A turning-point for Argentina
During her last speech to Congress on 1 March, Argentinian President Cristina Fernandez de Kirchner (CFK) name-checked an apparently complimentary tweet by Joseph Cotterill of The Financial Times: “They did it. They finally did it. Argentina’s 2033 restructured bonds are trading above par”. Minutes later, Cotterill tweeted back:
Thanks for the mention in your speech, @CFKArgentina. But I fear that the bond’s price is going up the less time you have left in office.
— Joseph Cotterill (@jsphctrl) March 1, 2015
CFK was hoping to invoke the praise of a prestigious international outlet like the FT to show up the “unfair” treatment she believes the rest of the media dishes out. The bluntness of Cotterill’s response – and the celebrity it brought him on Twitter – illustrates just how tense the relationship between Argentina and the international community is at the moment.
Several indicators reflect the world’s loss of confidence in the country. The World Bank ranks Argentina 124 out of 189 for Ease of Doing Business, down from 101 in 2007 when CFK took office. Argentina ranks amongst the worst of its South American peers in terms of the yield on 10 year sovereign bonds, another widely used measure of investor confidence in a country. Argentina’s yield, at 9%, is only better than Venezuela’s.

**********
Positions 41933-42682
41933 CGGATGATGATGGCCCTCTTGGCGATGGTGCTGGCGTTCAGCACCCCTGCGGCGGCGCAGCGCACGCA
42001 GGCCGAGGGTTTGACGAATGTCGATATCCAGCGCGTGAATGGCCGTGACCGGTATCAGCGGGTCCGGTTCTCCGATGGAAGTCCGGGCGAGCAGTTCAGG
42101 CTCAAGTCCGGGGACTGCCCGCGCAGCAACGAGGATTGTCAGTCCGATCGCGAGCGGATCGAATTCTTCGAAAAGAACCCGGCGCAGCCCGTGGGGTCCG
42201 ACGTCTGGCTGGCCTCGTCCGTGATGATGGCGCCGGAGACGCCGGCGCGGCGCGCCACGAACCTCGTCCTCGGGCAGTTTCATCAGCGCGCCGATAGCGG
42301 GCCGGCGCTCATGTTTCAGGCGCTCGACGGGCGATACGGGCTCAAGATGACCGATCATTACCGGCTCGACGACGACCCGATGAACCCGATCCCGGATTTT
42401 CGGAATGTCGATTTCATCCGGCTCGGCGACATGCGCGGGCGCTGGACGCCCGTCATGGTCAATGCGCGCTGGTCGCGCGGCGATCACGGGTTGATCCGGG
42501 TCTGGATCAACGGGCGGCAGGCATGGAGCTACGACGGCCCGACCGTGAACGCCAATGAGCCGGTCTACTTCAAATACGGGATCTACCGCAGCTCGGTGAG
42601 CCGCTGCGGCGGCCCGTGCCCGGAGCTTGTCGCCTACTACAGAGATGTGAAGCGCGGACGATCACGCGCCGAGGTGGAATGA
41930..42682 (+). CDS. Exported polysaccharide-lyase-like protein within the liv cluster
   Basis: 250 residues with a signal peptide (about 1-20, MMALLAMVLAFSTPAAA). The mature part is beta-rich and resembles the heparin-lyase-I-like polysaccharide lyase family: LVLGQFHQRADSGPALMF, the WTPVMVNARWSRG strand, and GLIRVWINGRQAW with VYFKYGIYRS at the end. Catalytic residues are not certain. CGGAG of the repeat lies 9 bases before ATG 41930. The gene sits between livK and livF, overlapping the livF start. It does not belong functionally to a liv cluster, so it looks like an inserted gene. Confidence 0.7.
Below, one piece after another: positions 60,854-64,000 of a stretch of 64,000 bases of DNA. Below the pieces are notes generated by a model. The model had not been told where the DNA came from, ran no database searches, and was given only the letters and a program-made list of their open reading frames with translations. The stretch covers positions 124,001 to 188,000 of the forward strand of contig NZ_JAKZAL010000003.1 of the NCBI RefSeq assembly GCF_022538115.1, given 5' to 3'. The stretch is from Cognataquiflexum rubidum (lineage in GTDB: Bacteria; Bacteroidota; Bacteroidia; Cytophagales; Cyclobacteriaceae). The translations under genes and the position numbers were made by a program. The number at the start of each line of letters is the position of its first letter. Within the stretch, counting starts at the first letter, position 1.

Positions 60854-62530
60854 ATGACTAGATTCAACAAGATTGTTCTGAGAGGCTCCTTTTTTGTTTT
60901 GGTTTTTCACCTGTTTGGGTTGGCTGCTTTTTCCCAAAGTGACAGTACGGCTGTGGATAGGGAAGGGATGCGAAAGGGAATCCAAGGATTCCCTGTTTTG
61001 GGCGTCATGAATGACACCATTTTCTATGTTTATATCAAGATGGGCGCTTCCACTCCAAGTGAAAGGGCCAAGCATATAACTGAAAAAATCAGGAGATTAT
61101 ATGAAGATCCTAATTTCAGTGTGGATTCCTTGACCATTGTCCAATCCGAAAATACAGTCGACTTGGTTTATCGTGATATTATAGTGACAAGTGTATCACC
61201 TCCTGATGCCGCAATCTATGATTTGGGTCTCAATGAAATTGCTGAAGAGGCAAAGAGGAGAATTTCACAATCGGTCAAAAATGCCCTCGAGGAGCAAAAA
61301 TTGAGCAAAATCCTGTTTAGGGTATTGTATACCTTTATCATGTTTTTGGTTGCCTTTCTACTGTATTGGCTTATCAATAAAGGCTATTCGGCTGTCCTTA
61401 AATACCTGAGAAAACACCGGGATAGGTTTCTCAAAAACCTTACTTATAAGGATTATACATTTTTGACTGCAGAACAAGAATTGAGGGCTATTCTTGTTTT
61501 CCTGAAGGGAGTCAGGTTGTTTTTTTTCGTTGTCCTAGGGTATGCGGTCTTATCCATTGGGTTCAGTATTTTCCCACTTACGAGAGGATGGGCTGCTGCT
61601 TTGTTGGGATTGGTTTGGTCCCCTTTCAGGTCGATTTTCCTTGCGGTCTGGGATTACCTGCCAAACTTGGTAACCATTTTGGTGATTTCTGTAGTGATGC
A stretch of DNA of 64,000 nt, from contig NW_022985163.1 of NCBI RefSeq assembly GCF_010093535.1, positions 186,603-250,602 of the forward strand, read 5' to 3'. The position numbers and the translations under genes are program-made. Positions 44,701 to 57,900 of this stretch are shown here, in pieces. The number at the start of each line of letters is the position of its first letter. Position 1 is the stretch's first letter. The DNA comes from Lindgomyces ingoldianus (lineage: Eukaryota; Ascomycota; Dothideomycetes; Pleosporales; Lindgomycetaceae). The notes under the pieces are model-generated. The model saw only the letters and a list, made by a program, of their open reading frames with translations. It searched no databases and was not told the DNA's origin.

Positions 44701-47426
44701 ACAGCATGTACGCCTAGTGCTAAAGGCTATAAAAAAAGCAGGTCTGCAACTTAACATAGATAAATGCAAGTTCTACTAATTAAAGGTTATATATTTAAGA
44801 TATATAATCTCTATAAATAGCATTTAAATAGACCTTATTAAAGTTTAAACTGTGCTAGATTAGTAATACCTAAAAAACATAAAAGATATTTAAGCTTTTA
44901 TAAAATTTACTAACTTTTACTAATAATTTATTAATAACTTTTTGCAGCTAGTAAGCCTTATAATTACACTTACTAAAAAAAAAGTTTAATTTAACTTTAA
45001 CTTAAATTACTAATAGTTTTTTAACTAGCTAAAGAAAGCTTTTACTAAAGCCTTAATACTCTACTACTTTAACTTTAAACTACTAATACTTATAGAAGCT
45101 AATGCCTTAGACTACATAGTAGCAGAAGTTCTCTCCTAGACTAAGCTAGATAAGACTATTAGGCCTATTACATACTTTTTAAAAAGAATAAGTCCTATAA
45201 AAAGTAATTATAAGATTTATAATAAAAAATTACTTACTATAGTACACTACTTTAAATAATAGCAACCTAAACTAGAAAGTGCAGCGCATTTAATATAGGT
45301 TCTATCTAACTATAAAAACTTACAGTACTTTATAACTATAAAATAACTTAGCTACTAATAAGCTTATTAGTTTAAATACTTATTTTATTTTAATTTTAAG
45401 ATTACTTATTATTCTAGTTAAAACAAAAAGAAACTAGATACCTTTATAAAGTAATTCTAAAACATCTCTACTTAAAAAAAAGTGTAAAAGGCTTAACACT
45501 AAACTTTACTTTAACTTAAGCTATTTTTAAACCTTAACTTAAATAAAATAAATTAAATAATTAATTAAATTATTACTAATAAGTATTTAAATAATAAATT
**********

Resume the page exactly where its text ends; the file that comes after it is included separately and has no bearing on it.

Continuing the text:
Argentina’s international image has worsened in the last couple of years, lagging behind most of the region in many aspects. It’s not just the economic policies that prompted international businesses to close their branches in the country or withdraw their investments. It’s also diplomatic controversies such as CFK appearing to mock the Chinese accent on Twitter.
Rebuilding Argentina’s soft power
In recent years, many countries have undergone a rebranding to make their image abroad better and by doing so increase tourism and investment. Although more focused on tourism, Peru and Mexico are good regional examples of how valuable an increase in soft power can be to change overall perceptions, with significant spillover effects for the economy.
2015 is a crucial year for Argentina. After 12 years of Kirchnerism, the elections in October will see a new President come to power – the law doesn’t allow CFK to run again. The three main candidates expected to win the October election are believed to be more business friendly, but will that be enough for Argentina to regain the international community’s trust?
A line in the sand needs to be drawn, as loudly as possible, under the CFK era. If the next government understands the importance of soft power, it will have a shot at ensuring Argentina is never again referred to as, in the words of The Economist, “a country that stood out as the country of the future but got stuck in the past”.
Measurement and evaluation